Inflation Hawks on the Fed Express Concerns Over Inflation ExpectationsPosted: November 25, 2009
The meeting minutes from the Federal Reserve’s Nov 3-4, 2009 meeting show that the inflation hawks (all one or two of them?) expressed concern over the longer-term outlook for inflation:
…some participants noted that the recent rise in the prices of oil and other commodities, as well as increases in import prices stemming from the decline in the foreign exchange value of the dollar, could boost inflation pressures….risks were tilted to the upside over a longer horizon, because of the possibility that inflation expectations could rise as a result of the public’s concerns about extraordinary monetary policy stimulus and large federal budget deficits. Moreover, these participants noted that banks might seek to reduce appreciably their excess reserves as the economy improves by purchasing securities or by easing credit standards and expanding their lending substantially. Such a development, if not offset by Federal Reserve actions, could give additional impetus to spending and, potentially, to actual and expected inflation.
However, colletively, the Fed assigns a very low probability to an eruption of expectations for high inflation:
Members noted the possibility that some negative side effects might result from the maintenance of very low short-term interest rates for an extended period, including the possibility that such a policy stance could lead to excessive risk-taking in financial markets or an unanchoring of inflation expectations. While members currently saw the likelihood of such effects as relatively low, they would remain alert to these risks.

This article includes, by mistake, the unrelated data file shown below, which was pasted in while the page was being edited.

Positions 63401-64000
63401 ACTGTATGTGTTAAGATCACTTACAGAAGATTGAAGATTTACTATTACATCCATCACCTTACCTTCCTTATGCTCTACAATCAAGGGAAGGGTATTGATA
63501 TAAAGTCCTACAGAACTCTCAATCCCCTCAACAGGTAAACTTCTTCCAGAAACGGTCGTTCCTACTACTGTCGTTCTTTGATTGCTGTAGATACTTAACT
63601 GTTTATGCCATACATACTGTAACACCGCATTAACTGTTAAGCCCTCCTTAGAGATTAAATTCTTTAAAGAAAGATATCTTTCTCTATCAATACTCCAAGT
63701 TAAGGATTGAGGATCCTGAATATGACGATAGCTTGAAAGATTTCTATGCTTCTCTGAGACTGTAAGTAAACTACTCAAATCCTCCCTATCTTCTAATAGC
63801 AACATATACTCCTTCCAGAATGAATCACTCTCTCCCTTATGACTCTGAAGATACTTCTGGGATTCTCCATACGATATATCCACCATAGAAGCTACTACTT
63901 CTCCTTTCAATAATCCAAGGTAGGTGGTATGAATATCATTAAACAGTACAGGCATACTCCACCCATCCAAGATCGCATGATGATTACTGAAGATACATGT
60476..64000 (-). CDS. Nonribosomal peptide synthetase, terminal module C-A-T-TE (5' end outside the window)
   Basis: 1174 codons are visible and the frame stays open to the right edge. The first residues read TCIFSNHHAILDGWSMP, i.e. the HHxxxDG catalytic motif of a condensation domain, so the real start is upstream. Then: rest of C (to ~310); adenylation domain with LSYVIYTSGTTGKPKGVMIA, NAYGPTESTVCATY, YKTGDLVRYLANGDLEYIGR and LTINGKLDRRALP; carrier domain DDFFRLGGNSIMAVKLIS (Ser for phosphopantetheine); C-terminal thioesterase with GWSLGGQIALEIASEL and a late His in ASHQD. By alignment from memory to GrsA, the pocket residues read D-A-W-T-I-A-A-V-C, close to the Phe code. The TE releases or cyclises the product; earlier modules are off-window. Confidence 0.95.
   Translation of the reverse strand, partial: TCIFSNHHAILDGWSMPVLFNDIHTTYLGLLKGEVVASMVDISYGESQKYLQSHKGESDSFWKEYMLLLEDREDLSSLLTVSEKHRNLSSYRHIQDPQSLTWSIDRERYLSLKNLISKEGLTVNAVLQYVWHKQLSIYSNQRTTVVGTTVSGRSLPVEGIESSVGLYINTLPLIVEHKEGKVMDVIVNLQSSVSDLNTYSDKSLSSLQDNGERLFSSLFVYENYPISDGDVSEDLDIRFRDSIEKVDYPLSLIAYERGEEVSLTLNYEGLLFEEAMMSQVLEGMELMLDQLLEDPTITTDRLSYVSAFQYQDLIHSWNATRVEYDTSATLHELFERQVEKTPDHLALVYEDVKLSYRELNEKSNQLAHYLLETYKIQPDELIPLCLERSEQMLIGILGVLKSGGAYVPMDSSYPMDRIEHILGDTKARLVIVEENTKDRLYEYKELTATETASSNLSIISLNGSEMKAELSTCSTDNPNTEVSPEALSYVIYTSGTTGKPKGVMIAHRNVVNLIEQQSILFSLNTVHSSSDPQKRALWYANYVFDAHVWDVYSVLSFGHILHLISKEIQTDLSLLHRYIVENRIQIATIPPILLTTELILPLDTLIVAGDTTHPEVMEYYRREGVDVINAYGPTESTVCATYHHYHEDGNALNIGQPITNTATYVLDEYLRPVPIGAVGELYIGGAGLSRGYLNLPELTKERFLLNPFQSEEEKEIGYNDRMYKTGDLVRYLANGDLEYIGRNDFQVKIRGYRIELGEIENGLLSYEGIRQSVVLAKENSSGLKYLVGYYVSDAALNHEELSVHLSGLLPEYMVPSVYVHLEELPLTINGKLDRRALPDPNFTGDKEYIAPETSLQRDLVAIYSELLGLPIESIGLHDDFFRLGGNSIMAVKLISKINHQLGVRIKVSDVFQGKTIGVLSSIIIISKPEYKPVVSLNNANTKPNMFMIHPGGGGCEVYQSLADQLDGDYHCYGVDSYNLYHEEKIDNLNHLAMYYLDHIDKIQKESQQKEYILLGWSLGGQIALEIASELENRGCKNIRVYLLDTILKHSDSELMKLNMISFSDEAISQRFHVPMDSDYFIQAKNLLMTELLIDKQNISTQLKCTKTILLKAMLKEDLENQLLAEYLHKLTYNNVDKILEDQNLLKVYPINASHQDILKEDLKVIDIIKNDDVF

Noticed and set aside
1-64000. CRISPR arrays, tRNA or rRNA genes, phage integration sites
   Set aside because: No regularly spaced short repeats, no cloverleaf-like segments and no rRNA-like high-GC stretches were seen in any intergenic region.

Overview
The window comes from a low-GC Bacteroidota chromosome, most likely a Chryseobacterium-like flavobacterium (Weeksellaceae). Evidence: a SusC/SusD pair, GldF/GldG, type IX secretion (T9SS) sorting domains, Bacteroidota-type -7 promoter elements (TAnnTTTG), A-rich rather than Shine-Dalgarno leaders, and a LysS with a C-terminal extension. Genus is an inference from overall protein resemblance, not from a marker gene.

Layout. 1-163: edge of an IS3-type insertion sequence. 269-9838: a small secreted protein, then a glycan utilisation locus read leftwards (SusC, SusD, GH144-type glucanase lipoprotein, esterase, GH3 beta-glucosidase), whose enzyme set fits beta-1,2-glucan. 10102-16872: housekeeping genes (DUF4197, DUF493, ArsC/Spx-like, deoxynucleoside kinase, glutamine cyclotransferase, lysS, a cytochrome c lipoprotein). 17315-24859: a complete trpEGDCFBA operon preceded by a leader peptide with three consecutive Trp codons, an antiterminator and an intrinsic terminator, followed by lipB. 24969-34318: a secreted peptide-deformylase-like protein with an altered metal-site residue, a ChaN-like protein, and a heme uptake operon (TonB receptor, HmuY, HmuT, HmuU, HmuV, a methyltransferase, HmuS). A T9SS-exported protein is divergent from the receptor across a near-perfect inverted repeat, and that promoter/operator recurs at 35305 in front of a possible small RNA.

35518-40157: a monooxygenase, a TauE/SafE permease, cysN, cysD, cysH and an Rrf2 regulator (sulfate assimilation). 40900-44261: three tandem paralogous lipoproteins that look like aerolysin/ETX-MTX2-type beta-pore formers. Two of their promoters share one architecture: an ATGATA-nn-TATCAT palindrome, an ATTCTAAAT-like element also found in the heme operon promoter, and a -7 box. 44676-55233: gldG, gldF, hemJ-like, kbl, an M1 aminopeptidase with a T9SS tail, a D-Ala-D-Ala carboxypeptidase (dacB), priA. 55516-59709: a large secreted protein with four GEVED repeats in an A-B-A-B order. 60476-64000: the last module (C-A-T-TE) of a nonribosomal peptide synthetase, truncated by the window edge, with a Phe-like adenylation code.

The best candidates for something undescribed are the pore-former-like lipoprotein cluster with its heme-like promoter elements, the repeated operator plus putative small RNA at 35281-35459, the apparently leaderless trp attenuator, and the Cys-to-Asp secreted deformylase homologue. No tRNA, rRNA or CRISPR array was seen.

The Federal Reserve believes that it stands ready to change monetary policy in response to higher inflation expectations:
“To keep inflation expectations anchored, all participants agreed that it was important for policy to be responsive to changes in the economic outlook and for the Federal Reserve to continue to clearly communicate its ability and intent to begin withdrawing monetary policy accommodation at the appropriate time and pace.”
Meanwhile, gold continues to hit all-time highs, record amounts of money continue pouring into commodities of all kinds, and TIPS hit fresh 52-week highs, far out-performing treasury bonds this year. It seems the Federal Reserve may have some catching-up to do…